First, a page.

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E-cyclists are fitter and show more staying power

  • Soort:Nieuws Fietsberaad
  • Datum:06-08-2013

Motorists who are seduced into cycling by being given a reward, can see the results in their improved health. They feel fitter than they did before they started cycling.

These are the conclusions of a new TNO (A Dutch technical research organisation) evaluation study in which commuters participating in a project in North Brabant were rewarded for using e-bikes to commute to work.

In order to qualify for this project, participants had to live at least 5 kilometres from work and had to be willing to forsake their normal habit of commuting by car. Participants registered bike usage by means an online ride registration system. They also completed a questionnaire before acquisition of the e-bike as well as 3 and 12 months afterwards.

From the registration database it could be seen that participation in the project led to a significant use of the electric bike for commuting in the period immediately after the purchase as well over the long-term. Three months after the start of the project, 94% of the participants were commuting to work with the e-bike, and after a year, 90% of them were still doing so. The average distance from home to work was 14 kilometres and the average commute frequency was 2.7 days per week. This is a much greater distance than the 4 kilometres commuting distance ridden with a regular bike, and also more than the 9.8 kilometres established earlier for e-bike commuters. Even so, when the cyclists were asked what would be an acceptable one-way commuting distance on an e-bike, their answer was 18.9 kilometres. The average one-way cycling time increased by 10 minutes for participants who mostly used the e-bike to commute.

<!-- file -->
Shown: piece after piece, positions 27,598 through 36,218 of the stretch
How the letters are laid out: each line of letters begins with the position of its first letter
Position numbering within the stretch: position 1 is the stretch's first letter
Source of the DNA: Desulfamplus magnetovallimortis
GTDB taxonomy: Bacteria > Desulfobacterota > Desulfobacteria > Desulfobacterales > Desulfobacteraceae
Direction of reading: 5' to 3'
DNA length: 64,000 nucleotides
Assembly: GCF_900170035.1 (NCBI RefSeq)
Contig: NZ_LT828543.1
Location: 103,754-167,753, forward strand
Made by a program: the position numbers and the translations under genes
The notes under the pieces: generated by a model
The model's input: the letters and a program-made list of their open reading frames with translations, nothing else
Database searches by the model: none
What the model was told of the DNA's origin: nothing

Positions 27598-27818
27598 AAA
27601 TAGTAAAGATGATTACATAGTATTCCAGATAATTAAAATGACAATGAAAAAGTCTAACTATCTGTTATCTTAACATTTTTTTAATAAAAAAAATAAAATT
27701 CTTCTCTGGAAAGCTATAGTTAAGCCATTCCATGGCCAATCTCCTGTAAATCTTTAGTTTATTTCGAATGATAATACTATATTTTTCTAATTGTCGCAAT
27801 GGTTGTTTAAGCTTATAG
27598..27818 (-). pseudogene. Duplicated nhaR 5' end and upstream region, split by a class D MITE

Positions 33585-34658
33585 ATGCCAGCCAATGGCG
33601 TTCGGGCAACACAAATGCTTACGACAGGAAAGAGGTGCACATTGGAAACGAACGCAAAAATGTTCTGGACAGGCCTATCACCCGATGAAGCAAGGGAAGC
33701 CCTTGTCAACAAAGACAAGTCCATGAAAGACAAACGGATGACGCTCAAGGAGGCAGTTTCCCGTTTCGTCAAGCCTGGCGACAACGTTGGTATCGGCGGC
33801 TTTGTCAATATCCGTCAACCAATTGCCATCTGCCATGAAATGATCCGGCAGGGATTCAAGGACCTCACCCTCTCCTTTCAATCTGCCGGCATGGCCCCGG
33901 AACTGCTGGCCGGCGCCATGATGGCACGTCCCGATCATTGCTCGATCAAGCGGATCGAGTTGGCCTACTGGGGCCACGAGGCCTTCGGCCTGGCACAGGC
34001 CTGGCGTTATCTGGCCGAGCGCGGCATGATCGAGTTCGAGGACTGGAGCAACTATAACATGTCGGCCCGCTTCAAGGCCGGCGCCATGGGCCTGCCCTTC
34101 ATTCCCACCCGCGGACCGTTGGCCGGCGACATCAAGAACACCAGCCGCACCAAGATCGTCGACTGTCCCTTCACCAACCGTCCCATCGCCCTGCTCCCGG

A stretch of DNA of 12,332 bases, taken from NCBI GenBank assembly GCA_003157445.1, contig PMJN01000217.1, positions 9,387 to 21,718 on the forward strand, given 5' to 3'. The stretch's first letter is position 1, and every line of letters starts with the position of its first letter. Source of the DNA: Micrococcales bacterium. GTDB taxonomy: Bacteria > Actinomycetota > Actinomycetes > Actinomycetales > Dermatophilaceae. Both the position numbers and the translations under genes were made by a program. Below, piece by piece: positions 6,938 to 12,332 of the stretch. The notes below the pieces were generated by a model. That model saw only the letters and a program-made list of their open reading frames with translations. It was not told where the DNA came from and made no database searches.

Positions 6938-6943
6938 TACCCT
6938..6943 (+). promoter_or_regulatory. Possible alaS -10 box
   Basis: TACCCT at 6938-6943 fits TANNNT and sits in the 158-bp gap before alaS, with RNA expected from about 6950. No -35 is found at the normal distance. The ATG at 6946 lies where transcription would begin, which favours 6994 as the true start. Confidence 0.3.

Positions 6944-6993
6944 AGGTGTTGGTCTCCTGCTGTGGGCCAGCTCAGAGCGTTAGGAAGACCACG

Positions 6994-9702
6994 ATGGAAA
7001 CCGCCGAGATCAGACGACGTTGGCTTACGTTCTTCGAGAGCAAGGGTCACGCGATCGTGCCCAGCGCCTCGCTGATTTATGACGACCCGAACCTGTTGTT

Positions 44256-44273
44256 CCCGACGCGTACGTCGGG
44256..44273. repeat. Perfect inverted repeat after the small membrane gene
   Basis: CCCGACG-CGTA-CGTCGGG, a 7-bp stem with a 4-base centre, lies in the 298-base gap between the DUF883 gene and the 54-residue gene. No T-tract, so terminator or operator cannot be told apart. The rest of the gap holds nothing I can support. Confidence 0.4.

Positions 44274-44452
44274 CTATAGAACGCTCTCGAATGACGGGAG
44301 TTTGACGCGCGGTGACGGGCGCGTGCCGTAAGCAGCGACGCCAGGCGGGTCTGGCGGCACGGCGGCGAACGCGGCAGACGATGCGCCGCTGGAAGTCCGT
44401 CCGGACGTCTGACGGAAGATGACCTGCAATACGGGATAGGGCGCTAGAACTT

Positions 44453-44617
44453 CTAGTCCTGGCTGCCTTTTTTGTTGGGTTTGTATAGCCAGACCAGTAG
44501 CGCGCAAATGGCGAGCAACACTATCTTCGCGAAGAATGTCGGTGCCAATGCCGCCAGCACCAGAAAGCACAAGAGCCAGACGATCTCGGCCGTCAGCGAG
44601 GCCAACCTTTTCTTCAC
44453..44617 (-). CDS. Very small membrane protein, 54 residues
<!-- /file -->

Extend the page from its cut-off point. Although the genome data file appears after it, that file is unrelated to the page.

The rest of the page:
Reasons given for not cycling included “I do not wish to arrive at work feeling sweaty”, “there is free car parking anyway”, “I don't like getting wet”. Other reasons for not cycling by e-bike hardly played a role: the lack of good cycling routes, being offered a lease car, a physical disability, having to bring to children to the day care, and the e-bike's image. In addition to commuting, the e-bike was also used by 33% of participants for recreational purposes and by 45% to do the shopping.

The health of e-bikers had markedly improved. The percentage of e-bikers that observed the recommendations or norms for daily exercise increased steeply from 47% to 93%. Participants felt fitter than before the time they cycled to work (however this did not result in any slimming). TNO concluded that giving rewards for commuting by e-bike yielded positive results regarding the mobility and health of commuters.


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E-cyclists are fitter and show more staying power

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